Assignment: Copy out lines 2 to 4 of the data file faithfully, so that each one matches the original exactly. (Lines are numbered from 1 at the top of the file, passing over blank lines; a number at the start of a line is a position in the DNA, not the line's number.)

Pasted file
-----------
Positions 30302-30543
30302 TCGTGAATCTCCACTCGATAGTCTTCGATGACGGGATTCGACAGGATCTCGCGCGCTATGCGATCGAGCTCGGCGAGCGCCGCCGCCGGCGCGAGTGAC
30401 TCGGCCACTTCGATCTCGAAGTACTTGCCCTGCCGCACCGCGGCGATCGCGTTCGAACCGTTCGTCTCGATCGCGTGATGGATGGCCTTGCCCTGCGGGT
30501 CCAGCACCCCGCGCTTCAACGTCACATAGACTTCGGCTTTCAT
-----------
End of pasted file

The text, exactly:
30302 TCGTGAATCTCCACTCGATAGTCTTCGATGACGGGATTCGACAGGATCTCGCGCGCTATGCGATCGAGCTCGGCGAGCGCCGCCGCCGGCGCGAGTGAC
30401 TCGGCCACTTCGATCTCGAAGTACTTGCCCTGCCGCACCGCGGCGATCGCGTTCGAACCGTTCGTCTCGATCGCGTGATGGATGGCCTTGCCCTGCGGGT
30501 CCAGCACCCCGCGCTTCAACGTCACATAGACTTCGGCTTTCAT